[Show abstract][Hide abstract] ABSTRACT: Mutations of the sequence-specific master regulator p53 that alter transactivation function from promoter response elements (RE) could result in changes in the strength of gene activation or spectra of genes regulated. Such mutations in this tumor suppressor might lead to dramatic phenotypic changes and diversification of cell responses to stress. We have determined "functional fingerprints" of sporadic breast cancer-related p53 mutants, many of which are also associated with familial cancer proneness such as the Li-Fraumeni syndrome and germline BRCA1/2 mutant-associated cancers. The ability of p53, wild-type and mutants, to transactivate from 11 human target REs has been assessed at variable expression levels using a cellular, isogenomic yeast model system that allows for the rapid analysis of p53 function using a qualitative and a quantitative reporter. Among 50 missense mutants, 29 were classified as loss of function. The remaining 21 retained transactivation toward at least one RE. At high levels of galactose-induced p53 expression, 12 of 21 mutants that retain transactivation seemed similar to wild-type. When the level of galactose was reduced, transactivation defects could be revealed, suggesting that some breast cancer-related mutants can have subtle changes in transcription. These findings have been compared with clinical data from an ongoing neoadjuvant chemotherapy treatment trial for locally advanced breast tumors. The functional and nonfunctional missense mutations may distinguish tumors in terms of demographics, appearance, and relapse, implying that heterogeneity in the functionality of specific p53 mutations could affect clinical behavior and outcome.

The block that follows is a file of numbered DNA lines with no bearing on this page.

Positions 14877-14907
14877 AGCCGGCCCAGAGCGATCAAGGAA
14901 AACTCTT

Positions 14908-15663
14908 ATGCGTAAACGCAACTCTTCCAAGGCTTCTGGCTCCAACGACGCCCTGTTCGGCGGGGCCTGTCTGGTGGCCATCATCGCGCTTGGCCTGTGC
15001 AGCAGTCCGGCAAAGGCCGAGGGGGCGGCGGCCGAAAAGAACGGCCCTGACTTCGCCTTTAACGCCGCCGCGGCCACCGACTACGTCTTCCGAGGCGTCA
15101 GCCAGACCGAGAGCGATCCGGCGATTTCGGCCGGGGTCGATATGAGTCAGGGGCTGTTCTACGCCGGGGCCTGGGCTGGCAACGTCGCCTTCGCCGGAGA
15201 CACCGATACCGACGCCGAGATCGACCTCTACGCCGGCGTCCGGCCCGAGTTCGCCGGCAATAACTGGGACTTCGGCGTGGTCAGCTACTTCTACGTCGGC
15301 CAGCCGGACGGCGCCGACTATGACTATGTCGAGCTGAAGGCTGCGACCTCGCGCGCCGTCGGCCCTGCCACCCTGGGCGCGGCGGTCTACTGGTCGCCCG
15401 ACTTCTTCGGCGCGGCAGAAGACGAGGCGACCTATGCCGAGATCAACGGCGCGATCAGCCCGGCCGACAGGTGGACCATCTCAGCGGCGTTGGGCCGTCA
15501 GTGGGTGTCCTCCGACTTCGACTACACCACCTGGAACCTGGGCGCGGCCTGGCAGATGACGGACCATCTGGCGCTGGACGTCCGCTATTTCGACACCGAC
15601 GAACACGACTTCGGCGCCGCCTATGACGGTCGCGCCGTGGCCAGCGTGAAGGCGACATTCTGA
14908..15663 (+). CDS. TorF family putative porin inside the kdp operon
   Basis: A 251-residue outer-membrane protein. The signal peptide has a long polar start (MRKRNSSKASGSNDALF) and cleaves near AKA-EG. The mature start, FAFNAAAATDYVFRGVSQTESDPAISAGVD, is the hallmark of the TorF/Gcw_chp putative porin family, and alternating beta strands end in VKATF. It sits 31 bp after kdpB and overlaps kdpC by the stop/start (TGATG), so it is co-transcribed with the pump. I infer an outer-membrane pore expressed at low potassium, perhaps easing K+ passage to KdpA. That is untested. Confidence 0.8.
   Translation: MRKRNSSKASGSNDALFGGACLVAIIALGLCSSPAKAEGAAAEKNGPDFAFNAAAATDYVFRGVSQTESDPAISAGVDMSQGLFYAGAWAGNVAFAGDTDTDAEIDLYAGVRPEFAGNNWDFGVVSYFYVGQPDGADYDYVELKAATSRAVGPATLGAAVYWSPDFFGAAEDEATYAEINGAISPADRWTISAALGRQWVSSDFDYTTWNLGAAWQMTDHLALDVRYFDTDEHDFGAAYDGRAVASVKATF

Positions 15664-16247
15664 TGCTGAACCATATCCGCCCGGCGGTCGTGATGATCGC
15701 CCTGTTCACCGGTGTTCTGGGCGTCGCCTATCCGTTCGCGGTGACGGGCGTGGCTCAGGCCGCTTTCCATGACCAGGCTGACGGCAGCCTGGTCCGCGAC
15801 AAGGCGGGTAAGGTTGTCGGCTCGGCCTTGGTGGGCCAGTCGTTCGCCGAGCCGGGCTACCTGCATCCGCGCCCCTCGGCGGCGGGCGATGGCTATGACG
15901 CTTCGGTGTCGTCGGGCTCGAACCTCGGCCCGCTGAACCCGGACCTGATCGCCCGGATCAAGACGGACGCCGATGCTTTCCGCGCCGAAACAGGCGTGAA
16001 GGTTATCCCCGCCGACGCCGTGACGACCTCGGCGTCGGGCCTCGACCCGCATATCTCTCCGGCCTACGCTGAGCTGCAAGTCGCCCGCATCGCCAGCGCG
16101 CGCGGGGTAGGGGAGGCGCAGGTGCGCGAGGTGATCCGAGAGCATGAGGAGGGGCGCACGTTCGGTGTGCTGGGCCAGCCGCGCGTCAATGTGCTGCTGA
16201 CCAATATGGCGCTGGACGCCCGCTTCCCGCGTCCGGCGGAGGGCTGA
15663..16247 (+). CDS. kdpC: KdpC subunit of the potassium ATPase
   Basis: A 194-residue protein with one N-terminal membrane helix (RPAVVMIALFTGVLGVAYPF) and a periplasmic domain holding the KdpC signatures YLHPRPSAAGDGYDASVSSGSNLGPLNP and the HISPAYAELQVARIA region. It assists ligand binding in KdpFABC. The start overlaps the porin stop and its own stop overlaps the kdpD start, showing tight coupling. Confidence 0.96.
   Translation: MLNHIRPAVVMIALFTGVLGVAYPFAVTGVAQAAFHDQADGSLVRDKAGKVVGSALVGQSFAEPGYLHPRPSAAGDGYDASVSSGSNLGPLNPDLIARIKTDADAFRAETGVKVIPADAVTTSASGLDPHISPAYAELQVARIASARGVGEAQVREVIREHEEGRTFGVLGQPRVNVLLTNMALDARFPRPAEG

Preview · Article · May 2010 · Molecular Cancer Research